“We’re doing more to find out about the music and what it’s about — sites like Wikipedia and Rap Genius — it’s definitely being perceived more positively,” Muchatuta said.

Reid emphasized rap music’s role as an avenue for expression for marginalized members of society.

“Rap gives a voice for those that feel like they’re not being heard,” Reid said.

Our culture, however, has still not entirely adopted rap music with the warm embrace offered to many other forms of expression. Whether it’s the rough sound or the often-troubling subject matter, the genre still gives some pause. Tarantino postulated that hip-hop is a raw form of expression, and some people aren’t ready to hear people cursing and saying whatever is on their mind.

“Just like any music trend, it is associated with a certain element of rebelliousness,” Tarantino said. “It’s like rock and roll — adults weren’t exactly thrilled about that, and I think it’s the same principle.”

Music professor William Cheng wrote in an email about the political atmosphere that has often surrounded the music genre. The idea of rap and its decades-long history, Cheng wrote, ideology and form of expression has been bound up in issues of expression, protest and “saying something.” He said that the question as to whether or not rap can be considered a form of art, but that one should question the political situations that might make that question arise in the first place.

Additionally, there seems to be a certain “other-ing” of rap music — both its performers and proponents. Americans are always quick to show support for a phenomenon they deem to be uniquely American, however they choose to define that term.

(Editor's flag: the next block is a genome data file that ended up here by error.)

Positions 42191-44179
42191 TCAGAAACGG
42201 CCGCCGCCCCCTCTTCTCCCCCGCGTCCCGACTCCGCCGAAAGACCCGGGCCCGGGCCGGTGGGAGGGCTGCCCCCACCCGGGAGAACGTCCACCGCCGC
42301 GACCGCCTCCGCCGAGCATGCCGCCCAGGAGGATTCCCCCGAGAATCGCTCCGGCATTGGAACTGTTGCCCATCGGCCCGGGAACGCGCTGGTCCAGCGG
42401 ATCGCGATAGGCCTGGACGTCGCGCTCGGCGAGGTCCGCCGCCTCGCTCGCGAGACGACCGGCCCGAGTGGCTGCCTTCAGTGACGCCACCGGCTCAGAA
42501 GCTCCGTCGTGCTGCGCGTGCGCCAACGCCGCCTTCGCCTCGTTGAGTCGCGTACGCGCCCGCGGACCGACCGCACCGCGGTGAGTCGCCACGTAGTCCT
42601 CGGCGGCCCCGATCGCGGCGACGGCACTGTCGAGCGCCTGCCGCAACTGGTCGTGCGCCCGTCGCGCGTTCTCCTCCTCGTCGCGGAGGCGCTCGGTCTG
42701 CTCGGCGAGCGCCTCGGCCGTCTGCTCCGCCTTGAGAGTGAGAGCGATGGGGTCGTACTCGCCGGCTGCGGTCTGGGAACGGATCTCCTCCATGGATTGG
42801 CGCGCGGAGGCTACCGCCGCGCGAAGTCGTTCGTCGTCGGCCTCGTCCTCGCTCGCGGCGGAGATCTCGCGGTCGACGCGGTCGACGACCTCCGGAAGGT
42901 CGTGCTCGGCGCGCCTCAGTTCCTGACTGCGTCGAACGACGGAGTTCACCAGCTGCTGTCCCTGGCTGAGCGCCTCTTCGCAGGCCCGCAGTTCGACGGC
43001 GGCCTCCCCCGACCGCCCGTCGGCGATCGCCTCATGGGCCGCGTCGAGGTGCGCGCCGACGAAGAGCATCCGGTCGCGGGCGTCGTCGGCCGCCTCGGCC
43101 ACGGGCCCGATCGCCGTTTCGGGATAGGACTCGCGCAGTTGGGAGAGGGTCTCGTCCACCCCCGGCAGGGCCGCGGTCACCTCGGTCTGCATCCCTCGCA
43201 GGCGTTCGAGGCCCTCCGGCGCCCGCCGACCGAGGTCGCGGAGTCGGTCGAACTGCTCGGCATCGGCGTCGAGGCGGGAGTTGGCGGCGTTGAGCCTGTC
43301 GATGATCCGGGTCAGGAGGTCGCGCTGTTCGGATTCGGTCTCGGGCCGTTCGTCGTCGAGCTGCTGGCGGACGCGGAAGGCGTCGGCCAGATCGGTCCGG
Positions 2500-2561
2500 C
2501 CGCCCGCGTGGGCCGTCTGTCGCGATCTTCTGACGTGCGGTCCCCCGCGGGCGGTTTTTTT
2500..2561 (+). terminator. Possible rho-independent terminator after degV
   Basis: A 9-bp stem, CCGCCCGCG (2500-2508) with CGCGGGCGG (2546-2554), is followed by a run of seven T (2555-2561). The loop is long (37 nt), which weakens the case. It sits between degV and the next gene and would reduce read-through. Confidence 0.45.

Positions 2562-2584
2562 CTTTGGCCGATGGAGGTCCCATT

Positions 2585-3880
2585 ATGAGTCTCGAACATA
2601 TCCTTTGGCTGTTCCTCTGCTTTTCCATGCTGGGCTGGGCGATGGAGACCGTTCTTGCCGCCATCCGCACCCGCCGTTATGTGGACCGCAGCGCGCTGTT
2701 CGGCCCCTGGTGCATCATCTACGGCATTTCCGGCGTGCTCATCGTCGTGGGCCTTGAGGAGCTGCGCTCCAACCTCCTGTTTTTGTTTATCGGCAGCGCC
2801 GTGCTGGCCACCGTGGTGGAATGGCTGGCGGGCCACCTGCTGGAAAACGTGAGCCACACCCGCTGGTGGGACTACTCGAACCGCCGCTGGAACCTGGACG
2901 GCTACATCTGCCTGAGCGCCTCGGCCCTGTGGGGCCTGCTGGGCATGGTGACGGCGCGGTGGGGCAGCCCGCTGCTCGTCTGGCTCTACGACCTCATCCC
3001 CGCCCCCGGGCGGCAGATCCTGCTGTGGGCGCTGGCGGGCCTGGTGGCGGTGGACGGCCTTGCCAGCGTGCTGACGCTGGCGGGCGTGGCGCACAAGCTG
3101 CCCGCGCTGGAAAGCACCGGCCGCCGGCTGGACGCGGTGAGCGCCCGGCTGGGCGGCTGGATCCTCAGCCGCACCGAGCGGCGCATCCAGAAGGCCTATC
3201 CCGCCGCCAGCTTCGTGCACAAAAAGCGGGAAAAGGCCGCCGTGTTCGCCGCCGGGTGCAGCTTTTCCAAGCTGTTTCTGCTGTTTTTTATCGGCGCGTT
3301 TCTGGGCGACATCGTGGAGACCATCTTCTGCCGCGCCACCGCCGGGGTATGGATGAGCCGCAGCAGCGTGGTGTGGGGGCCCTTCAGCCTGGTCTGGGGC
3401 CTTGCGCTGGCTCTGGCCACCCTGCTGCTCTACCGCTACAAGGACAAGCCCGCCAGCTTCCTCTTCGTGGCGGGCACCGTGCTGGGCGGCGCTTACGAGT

“When Bruce Springsteen writes a song, which is great, it’s ‘He’s so American, he’s so New Jersey’,” Muchatuta said. “With rap, there was a certain dismissal of that”.

The history of rap, then, is undoubtedly tied up in several conversations, many of which are entrenched in conversations of race. While it began as a genre that existed largely on the margins of the national music scene, the ability of rap music to permeate and a find a place in broader mainstream American culture may be due in part to subconsciously superficial reasons, like the rise of white artists like Eminem and, more recently, Macklemore or Iggy Azalea.

Muchatuta said a large reason for rap’s increased success and perceived accessibility is because white Americans can say, “‘This music is being produced by someone who looks like me.’”

Reid added that increased diversity in the industry has improved its outlook greatly, pointing to the monumental success of a female MC like Nicki Minaj, who has helped to bring a more mainstream audience to hip-hop, as well as comedic rap like that of Lil Dickey and Christian rap like the music of Lecrae.

It is works like “Hamilton” that are proving instrumental to completing the collapse of all barriers to entry for rap into the mainstream of American consciousness for all ages and demographics. Most, if not all, of the actors who portray the founding fathers in the musical are black or Latino, and strong parallels are drawn between the immigrant roots shared by early rap pioneers and the founding fathers.

“Rap is misunderstood in a lot of ways, but it has so much to offer,” Tarantino said.